The United States Army on Monday activated the new 11th Airborne Division in Alaska to bring 12,000 soldiers in the state under one unit, and to train them to withstand the harsh arctic environment.
"They will be the experts for our Army, and we like to see the best in the world operating in this environment," Gen. James McConville, the Army's chief of staff, told reporters, including Military.com, at a press conference Monday.
According to the publication, the new unit includes U.S. Army Alaska, which served “a headquarters role” in the region with two brigades that were “loosely” associated with the mainly jungle fighting 25th Infantry Division.
The move comes as the military shifts from counterterrorism operations to a more conventional war footing, with the most likely spots of conflict in more frigid regions of the world, as China and Russia are laying claims to melting areas of the arctic for resources, the report said.
Commanders told the publication that soldiers engaged in warfare in harsher regions would have to carry more gear and thrive in colder conditions more than other divisions.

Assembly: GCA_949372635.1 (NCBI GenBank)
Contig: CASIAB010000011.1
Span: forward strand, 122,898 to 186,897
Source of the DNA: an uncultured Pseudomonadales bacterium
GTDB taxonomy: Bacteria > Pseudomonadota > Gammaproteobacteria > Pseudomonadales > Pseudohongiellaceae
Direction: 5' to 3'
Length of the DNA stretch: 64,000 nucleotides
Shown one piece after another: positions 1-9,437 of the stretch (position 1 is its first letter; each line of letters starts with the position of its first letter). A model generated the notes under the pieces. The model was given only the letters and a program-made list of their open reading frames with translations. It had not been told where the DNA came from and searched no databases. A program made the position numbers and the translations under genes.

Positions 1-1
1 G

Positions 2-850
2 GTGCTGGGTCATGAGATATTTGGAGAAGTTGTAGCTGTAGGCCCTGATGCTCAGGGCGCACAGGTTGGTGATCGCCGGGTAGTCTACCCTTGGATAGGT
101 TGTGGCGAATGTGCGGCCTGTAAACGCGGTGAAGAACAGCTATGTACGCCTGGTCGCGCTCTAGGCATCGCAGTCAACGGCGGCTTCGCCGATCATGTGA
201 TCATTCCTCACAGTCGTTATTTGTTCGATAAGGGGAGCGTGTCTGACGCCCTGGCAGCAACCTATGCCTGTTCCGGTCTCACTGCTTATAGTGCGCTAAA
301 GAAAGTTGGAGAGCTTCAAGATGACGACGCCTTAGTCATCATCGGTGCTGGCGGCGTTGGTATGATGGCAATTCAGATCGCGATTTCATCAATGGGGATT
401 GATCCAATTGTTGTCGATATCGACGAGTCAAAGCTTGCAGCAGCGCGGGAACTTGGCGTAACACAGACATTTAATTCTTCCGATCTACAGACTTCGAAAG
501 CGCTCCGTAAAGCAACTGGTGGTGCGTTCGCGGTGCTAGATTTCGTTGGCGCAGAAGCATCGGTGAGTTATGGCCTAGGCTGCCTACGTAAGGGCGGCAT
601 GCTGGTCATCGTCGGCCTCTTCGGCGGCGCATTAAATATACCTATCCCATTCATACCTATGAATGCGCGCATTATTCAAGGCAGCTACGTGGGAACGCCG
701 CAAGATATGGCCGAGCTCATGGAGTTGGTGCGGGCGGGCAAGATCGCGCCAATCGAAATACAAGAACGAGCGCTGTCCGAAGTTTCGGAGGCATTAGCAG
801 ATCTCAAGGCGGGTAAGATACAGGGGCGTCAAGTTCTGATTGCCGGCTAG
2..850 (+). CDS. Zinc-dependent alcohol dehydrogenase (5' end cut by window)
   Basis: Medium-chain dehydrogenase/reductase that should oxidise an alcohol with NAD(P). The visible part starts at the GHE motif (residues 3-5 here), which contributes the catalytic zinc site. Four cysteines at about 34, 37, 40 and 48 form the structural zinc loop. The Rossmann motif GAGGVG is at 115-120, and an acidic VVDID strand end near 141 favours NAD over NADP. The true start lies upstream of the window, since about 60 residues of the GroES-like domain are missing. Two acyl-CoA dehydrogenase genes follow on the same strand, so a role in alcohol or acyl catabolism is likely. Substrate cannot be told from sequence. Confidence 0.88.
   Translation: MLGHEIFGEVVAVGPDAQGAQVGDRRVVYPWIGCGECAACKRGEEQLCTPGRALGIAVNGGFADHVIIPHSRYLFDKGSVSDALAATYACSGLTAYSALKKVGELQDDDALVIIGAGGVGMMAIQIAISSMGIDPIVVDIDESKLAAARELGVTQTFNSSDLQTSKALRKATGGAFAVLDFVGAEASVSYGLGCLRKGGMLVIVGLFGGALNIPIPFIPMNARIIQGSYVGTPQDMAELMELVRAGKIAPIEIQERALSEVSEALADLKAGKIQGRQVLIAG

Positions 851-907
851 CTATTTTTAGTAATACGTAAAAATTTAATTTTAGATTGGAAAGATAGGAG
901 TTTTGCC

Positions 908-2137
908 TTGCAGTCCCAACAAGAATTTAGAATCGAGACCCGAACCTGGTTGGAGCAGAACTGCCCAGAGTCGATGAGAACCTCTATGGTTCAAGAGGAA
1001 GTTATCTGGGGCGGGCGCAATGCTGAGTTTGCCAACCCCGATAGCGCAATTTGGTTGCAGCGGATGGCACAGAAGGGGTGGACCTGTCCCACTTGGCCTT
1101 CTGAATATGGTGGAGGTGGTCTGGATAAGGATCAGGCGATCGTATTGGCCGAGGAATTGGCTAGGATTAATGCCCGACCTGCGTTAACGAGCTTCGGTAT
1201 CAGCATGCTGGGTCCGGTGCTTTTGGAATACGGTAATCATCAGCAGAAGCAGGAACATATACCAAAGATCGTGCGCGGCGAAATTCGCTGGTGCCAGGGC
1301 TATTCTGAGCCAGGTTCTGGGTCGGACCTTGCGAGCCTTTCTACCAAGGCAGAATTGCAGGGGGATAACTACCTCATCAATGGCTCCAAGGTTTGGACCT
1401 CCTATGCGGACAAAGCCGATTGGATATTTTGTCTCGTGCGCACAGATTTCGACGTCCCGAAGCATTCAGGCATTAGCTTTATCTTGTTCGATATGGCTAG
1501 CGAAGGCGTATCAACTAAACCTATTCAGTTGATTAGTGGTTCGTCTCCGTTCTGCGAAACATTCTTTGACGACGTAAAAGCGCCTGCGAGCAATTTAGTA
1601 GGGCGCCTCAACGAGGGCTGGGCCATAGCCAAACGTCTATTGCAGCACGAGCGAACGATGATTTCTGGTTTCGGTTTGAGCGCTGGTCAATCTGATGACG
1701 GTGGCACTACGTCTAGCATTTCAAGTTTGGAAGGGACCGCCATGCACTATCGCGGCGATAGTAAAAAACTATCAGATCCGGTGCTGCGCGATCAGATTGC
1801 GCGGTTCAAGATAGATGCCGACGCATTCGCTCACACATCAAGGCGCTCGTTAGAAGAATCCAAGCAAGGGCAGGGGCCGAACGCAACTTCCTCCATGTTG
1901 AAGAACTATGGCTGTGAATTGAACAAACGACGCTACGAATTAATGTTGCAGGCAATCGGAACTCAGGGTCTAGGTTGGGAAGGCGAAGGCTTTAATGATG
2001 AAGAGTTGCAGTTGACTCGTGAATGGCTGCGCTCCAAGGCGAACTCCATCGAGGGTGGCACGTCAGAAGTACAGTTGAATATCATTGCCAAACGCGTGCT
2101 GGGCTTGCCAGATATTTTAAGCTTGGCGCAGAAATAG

Officials said that the new unit will be voluntary because the conditions may not be a good fit for everyone, and recruits will have the opportunity of choosing it as a duty station when they enlist.
Although the unit is a new activation, it comes from the 11th Airborne Division that served in the Pacific in World War II, Breaking Defense reported Monday.
It's also designed to combat lower morale in that area, which has seen a rash of suicides, including 11 in 2021, due in part to the lack of soldiers feeling a sense of common identity and purpose, something the new unit plans to address, according to the report.
“Experience has told us that units that have a common unit identity is a source of pride is extremely important in the history of a unit in the patch matter because this is what they do and this is who they are,” McConville said.
The division will incorporate the 25th Infantry Division’s first Stryker brigade as the main the combat team.
“Their focus will be on dismounted and Arctic mobility and capabilities to sustain operations in the Arctic extreme cold weather,” Maj. Gen. Brian Eifler, the 11th Airborne’s commander told the publication. "We have Nepal, Mongolia, India, northern Japan, [South] Korea — we have these countries that have mountainous and extreme cold weather terrain and we're going to start working with them more.''
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